Norway’s prime minister opening Equinor’s Johan Sverdrup field

Norway’s prime minister Erna Solberg will perform the official opening of the Johan Sverdrup field centre on Tuesday, and the Minister of Petroleum and Energy, Sylvi Listhaug, will also attend the opening.

The Johan Sverdrup field in the North Sea. (Photo: Equinor/Ole Jørgen Bratland)

Johan Sverdrup is the third largest oil field on the Norwegian continental shelf, with expected resources of 2.7 billion barrels of oil equivalent.

Since Equinor and the Johan Sverdrup partners Lundin Norway, Petoro, Aker BP, and Total started the field on October 5, last year, production has increased to a level well above 300,000 barrels per day, Equinor said in a statement on Tuesday.

According to Equinor, Johan Sverdrup is expected to yield a total production revenue exceeding NOK 1 400 billion and more than NOK 900 billion in revenue to the Norwegian state.

Expected recoverable Johan Sverdrup reserves are 2.7 billion barrels of oil equivalent. Two thirds of the oil from Johan Sverdrup are expected to be produced before 2030.

“Johan Sverdrup offers both high value creation and record-low emissions, making Johan Sverdrup a future-oriented oil field and part of the solution for reduced emissions. Electrification is an important tool for reaching Norwegian and international climate goals, aiming to reduce our greenhouse gas emissions in Norway by 40% by 2030, and close to zero emissions in 2050,” said Eldar Sætre, CEO of Equinor.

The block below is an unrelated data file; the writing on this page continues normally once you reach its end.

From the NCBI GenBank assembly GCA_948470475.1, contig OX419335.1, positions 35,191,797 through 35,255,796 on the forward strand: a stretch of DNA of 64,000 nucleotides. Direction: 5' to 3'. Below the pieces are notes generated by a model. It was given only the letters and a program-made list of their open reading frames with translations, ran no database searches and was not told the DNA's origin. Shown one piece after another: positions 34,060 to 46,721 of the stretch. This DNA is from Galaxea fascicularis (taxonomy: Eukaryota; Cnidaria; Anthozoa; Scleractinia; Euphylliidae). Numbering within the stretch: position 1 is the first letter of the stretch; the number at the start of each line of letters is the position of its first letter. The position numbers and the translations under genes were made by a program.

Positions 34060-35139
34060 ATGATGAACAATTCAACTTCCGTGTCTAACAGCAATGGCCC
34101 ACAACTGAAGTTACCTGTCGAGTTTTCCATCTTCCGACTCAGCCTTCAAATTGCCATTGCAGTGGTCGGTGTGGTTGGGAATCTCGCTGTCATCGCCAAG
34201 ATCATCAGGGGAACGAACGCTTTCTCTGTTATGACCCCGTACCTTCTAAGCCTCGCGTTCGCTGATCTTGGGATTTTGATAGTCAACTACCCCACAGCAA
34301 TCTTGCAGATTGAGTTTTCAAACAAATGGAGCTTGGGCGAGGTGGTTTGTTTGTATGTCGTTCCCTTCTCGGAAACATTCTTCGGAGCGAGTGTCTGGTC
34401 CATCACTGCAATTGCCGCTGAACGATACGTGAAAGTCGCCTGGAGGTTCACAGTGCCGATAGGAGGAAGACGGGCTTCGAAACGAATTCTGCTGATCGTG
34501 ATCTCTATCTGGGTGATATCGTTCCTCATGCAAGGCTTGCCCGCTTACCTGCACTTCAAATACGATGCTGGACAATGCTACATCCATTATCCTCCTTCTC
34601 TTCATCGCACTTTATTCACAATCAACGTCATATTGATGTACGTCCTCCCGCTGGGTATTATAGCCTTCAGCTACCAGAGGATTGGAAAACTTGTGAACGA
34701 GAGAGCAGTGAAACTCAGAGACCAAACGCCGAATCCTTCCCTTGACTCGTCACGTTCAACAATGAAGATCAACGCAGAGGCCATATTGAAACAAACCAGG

Arne Sigve Nylund, executive vice president for Development and Production Norway, said: “Digitalization offers new opportunities that few people deemed possible only a few years ago. It is necessary to secure the transformation we need to succeed in our future industrial activities and value creation on the Norwegian continental shelf.”

Digital solutions are integrated on the field. A “digital twin” provides a virtual real-time version of what is happening on Johan Sverdrup. This analytical tool helps improve safety, increase revenue and reduce emissions.

The field is expected to produce up to 660,000 barrels of oil per day in full production. Plateau production for phase 1 is up to 440,000 barrels of oil per day and is expected to be reached in the summer of 2020.

“We are working systematically on creating higher value from the field and achieving an optimal recovery rate. The field ambition is to reach a recovery rate above 70%,” said Nylund.

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